Internal Medicine

Internal Medicine

Physicians who specialize in Internal Medicine focus on adult medicine and have had special study and training focusing on the prevention and treatment of adult diseases. At least three of their seven or more years of medical school and postgraduate training are dedicated to learning how to prevent, diagnose, and treat diseases that affect adults. Internists are sometimes referred to as the “doctor’s doctor,” because they are often called upon to act as consultants to other physicians to help solve puzzling diagnostic problems.

Although internists may act as primary care physicians, they are not “family physicians,” “family practitioners,” or “general practitioners,” whose training is not solely concentrated on adults and may include surgery, obstetrics and pediatrics.

Internists are equipped to deal with whatever problem a patient brings — no matter how common or rare, or how simple or complex. They are specially trained to solve puzzling diagnostic problems and can handle severe chronic illnesses and situations where several different illnesses may strike at the same time. They also bring to patients an understanding of wellness (disease prevention and the promotion of health), women’s health, substance abuse, mental health, as well as effective treatment of common problems of the eyes, ears, skin, nervous system and reproductive organs.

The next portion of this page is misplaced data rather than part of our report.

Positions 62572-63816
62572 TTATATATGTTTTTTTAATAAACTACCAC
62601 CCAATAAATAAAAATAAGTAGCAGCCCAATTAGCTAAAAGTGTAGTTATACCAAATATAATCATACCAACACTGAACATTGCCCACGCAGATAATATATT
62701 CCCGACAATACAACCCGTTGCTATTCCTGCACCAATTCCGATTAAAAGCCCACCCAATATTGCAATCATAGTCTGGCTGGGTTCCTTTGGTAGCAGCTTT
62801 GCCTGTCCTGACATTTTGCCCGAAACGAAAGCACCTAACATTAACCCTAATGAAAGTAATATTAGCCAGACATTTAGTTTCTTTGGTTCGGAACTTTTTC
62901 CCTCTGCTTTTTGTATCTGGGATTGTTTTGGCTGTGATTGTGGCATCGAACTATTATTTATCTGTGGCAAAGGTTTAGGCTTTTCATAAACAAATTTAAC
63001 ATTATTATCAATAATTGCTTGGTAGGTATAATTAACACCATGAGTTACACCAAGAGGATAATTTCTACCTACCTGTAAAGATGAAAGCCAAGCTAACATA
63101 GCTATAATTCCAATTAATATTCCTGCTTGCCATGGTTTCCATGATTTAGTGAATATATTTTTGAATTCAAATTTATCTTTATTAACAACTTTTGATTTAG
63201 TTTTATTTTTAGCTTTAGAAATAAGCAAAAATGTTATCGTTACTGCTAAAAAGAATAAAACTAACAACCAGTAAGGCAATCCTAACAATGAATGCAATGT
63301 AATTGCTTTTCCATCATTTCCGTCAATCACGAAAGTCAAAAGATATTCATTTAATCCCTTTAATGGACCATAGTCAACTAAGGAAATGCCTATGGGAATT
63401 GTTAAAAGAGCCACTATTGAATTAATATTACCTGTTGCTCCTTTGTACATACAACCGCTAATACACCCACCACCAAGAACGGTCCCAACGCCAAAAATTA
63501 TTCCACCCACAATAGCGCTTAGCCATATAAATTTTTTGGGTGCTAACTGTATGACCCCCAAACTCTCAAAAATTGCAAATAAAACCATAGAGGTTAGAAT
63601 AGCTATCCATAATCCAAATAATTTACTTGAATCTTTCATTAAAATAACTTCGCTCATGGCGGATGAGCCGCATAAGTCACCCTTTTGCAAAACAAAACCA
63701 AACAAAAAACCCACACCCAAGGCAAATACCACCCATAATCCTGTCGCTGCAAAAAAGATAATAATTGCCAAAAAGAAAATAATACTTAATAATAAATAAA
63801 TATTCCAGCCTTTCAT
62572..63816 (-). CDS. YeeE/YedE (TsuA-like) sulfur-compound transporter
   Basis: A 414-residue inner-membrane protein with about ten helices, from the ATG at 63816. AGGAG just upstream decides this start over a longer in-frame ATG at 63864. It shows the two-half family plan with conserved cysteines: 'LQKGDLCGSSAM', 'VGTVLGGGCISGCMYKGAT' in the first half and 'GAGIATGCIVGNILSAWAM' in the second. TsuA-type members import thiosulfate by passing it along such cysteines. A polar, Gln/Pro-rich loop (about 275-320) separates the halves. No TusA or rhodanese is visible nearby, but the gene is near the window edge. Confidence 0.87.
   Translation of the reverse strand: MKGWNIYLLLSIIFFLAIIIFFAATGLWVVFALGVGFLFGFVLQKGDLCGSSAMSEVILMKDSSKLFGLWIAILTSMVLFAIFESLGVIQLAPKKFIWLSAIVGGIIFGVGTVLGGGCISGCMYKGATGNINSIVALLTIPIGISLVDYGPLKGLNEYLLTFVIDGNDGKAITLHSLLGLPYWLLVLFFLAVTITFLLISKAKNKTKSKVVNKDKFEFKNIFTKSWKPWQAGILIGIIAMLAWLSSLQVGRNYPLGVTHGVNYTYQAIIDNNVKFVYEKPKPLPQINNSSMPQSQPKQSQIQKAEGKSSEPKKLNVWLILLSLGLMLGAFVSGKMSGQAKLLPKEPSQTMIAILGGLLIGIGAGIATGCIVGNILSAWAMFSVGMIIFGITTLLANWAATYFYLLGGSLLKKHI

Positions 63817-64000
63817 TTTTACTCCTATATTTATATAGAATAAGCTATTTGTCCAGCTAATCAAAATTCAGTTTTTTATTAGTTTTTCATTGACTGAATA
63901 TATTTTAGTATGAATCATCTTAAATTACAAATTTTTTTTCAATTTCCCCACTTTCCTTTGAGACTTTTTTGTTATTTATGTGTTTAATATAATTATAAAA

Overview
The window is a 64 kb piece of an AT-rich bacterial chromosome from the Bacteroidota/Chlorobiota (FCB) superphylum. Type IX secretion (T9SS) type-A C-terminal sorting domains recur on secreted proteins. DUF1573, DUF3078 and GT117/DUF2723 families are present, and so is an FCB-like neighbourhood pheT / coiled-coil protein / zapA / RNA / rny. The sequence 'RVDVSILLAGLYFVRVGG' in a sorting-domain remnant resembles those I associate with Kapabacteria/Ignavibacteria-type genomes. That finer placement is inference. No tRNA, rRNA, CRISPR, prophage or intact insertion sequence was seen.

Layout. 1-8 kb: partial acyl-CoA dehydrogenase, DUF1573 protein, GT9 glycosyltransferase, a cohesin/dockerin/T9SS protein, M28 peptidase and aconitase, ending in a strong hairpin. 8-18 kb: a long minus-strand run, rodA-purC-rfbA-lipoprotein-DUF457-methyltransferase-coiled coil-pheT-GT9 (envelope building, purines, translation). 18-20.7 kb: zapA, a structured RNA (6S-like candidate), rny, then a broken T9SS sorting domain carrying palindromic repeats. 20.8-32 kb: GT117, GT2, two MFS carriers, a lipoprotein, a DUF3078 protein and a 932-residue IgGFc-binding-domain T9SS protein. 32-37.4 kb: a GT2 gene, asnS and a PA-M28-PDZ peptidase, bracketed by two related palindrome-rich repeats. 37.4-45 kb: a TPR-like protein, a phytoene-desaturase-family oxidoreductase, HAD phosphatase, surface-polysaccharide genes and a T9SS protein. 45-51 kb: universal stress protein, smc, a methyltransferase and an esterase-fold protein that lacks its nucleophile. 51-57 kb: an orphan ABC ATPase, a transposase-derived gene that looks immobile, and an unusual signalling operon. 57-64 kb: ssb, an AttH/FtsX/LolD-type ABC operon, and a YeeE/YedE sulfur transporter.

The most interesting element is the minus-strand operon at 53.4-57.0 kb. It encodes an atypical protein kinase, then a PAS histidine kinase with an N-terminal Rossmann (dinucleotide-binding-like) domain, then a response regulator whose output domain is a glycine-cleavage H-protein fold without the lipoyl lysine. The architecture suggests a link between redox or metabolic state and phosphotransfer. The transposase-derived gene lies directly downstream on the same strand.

In today’s complex medical environment, Physicians who practice Internal Medicine take pride in caring for their patients for life — in the office or clinic, during hospitalization and intensive care, and in nursing homes. When other medical specialists, such as surgeons or obstetricians, are involved, Physicians who practice Internal Medicine coordinate their patient’s care and manage difficult medical problems associated with that care.

The following LMG physicians are Internal Medicine Physicians:

Richard E. Gratz M.D.

Emma Rubin M.D.

Frank A. Milani M.D.

Paramin Udomsak M.D.